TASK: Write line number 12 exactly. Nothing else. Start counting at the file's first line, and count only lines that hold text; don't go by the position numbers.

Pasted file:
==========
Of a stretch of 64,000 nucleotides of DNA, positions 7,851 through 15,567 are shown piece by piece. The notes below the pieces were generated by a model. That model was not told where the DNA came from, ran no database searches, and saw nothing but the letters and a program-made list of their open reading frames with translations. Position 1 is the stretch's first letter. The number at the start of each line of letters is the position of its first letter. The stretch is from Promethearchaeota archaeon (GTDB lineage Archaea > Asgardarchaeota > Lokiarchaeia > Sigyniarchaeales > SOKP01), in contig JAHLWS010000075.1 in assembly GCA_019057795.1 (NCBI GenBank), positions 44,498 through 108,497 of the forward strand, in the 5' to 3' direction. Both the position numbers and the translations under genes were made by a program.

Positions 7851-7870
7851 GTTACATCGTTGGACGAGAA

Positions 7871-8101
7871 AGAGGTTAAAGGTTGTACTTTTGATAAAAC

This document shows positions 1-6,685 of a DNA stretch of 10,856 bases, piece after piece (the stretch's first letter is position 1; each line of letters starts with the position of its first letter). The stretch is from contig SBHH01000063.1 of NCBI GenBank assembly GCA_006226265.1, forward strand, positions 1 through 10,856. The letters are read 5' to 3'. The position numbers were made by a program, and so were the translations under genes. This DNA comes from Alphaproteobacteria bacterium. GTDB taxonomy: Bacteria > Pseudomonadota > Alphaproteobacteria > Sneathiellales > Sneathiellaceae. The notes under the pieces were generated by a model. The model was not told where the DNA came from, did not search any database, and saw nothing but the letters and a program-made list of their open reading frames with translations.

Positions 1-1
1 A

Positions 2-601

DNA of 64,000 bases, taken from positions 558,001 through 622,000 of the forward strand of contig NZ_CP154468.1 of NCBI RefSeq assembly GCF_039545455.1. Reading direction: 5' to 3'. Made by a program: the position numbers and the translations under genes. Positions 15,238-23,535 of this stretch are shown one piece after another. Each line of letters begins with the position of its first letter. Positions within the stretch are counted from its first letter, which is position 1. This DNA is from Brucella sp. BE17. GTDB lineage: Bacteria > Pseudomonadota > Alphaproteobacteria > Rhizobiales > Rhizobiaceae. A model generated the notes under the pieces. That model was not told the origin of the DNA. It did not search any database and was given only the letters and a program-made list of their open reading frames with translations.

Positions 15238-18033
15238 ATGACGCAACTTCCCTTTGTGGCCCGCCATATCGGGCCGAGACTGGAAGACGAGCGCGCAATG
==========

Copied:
15238 ATGACGCAACTTCCCTTTGTGGCCCGCCATATCGGGCCGAGACTGGAAGACGAGCGCGCAATG